We were huge fans of the La Sportiva Futura. Their No-Edge technology allowed us to rediscover footwork and climb with newfound confidence.
The Futura's were our favorites for the steep limestone walls of the Verdon Gorge.
The Futura brings an impressive combination of performance and comfort that is unparalleled among the shoes we've tested. The soft, synthetic upper is supple and malleable, which helped them adapt to the shape of our foot - after just a few days of use. As they broke in, comfort increased over time. Though the shape appears aggressive outwardly, the Futura keeps the foot in a fairly natural position. Compared to the similarly shaped La Sportiva Solution, we found the Futura to be more comfortable overall.
We were impressed by the Futura's ability to combine comfort and performance.
The No-Edge technology used in the construction of the Futura can be a little unnerving at first. Instead of a distinct 4mm layer of rubber that separates the sole from the rand, the Futura has a layer of rubber that wraps from the sole of the shoe over the tip of the toe. This makes for an incredibly sensitive toe and forces you to climb with more precision and faith. Once we warmed up to them, the Futura inspired us to stand on the smeariest, tiniest footholds we could find with complete commitment. Even the Solution's didn't come close to inspiring this level of confidence on marginal footholds.
A close up of the No-Edge technology on the toe of the Futura. This rounded toe sticks to pretty much any foothold you place it on.
Though they excel in terms of sensitivity and smearing, the La Sportiva Futura is not the first pair we would pick for routes that require technical edging. The soft, sticky No-Edge style toe doesn't stand on edges the same way a stiffer shoe like the La Sportiva Kataki does. The Futura doesn't treat footholds in the same way a traditional climbing shoe does, so it's almost hard to judge their performance for this metric. If you try to edge as you would in a shoe like the Kataki, the Futura will likely feel pretty frustrating. Instead, take time getting used to these shoes, and they will show you an entirely new way of interacting with footholds.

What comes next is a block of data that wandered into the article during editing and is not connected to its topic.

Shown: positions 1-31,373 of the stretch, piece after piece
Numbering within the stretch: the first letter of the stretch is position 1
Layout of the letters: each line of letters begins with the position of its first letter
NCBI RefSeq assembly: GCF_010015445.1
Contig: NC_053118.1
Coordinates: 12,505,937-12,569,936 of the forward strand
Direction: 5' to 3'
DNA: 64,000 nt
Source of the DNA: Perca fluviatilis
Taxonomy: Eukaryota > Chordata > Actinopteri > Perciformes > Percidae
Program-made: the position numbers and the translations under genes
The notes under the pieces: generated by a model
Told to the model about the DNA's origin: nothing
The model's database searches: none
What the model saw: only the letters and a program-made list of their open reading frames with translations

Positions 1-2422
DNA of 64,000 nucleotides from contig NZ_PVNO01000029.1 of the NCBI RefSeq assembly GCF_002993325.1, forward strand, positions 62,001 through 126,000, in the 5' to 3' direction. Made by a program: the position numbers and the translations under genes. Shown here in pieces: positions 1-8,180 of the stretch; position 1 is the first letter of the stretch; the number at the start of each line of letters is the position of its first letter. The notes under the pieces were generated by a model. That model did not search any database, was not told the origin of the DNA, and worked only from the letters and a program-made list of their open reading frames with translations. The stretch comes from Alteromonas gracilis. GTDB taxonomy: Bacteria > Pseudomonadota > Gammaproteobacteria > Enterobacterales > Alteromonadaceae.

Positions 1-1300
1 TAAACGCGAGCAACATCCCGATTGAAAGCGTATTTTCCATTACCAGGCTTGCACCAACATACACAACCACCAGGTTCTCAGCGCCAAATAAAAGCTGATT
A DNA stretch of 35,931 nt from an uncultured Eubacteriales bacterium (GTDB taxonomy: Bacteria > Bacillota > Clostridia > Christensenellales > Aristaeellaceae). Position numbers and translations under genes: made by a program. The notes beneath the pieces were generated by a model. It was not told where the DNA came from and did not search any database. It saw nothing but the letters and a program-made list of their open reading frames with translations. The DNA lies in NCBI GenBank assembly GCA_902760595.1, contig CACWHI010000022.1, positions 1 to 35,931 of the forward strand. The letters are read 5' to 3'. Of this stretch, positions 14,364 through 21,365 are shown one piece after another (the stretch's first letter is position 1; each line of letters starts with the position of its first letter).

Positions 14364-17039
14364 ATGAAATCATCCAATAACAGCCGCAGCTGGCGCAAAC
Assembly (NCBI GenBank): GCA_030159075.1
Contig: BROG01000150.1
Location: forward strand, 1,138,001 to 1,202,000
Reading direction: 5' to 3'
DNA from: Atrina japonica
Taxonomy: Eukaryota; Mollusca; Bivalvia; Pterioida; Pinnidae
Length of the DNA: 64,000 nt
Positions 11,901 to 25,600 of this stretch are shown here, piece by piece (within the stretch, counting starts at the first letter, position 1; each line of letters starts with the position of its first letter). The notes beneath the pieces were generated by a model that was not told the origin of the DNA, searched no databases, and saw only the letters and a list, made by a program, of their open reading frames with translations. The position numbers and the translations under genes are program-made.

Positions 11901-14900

Edging with the Futura takes some getting used to.
Most of the crack climbing we did was centered around smeary lay-backing rather than straight-in jamming. The Futura can stem and smear with the best, but splitter cracks are not their strong suit. The Velcro closure system could easily get worn down if used on hand cracks or anything wider that requires repetitive jamming, and the No-Edge technology used in the design of the toe box is too bulky to successfully fit into finger cracks. For a better crack climbing shoe that still has some aggressive qualities, check out the Scarpa Vapor V.
We loved the Futura for steep, pocketed climbing. The toe box fit into small pockets with ease, and the heel is precise and tight fitting enough for the occasional heel hook. The No-Edge technology allows the Futura to toe into the shallowest of pockets with ease. For steep, pocketed limestone, the Futuras were on par with the Solutions and the Skwamas, both made by La Sportiva.
We loved the Futura for the steep, pocketed climbing found in Siurana, Spain.
Ease of Use
La Sportiva's Fast Lacing System makes the Futura one of the quickest pairs to get on and off. This technology consists of a thin nylon strap that weaves across the top of the foot and is secured by a bit of Velcro; this makes the shoes easy to tighten or loosen, and even easier to slip on and off in between burns. The La Sportiva Solution also uses this system, making them comparable to the Futura in terms of ease of use.
The simple one-strap Velcro closure system makes the Futura easy to get on and off between climbs.
As Sportiva claims, "these are little Ferraris for your feet". We haven't driven a Ferrari, but we imagine it feels a bit like climbing sweet French limestone in these puppies. The Futura may not be for everyone, but with an open mind, these shoes can open up new possibilities on steep rock. Small footholds and smears become massive ledges, though we would not recommend them for long days on vertical to low-angle terrain. These shoes perform best on steep climbing, whether that be bouldering, sport climbing, or gym climbing. They are easy to get on and off and are comfortable to boot.
With a hefty price tag of $185, the Futuras are an investment. For folks who have been climbing for a long time and are looking for something new, the Futura could be a good choice, but with the price tag, they could also feel like an expensive experiment.
With a bit of a hefty price tag, the Futuras are definitely an investment. Be ready for a very different kind of shoe when purchasing these wizards.
If this is your first shoe purchase, consider something with a bit more of an edge and perhaps a less aggressive shape. The Futura is a very particular shoe and may not be for everyone. That said, we loved how these shoes performed on steep terrain, especially on small, smeary footholds, like those often found on steep limestone. For aggressive edging, they were not our first choice, but for more nebulous footholds, they seemed to stick to anything. We will definitely be bringing these shoes on all of our upcoming sport climbing and bouldering trips.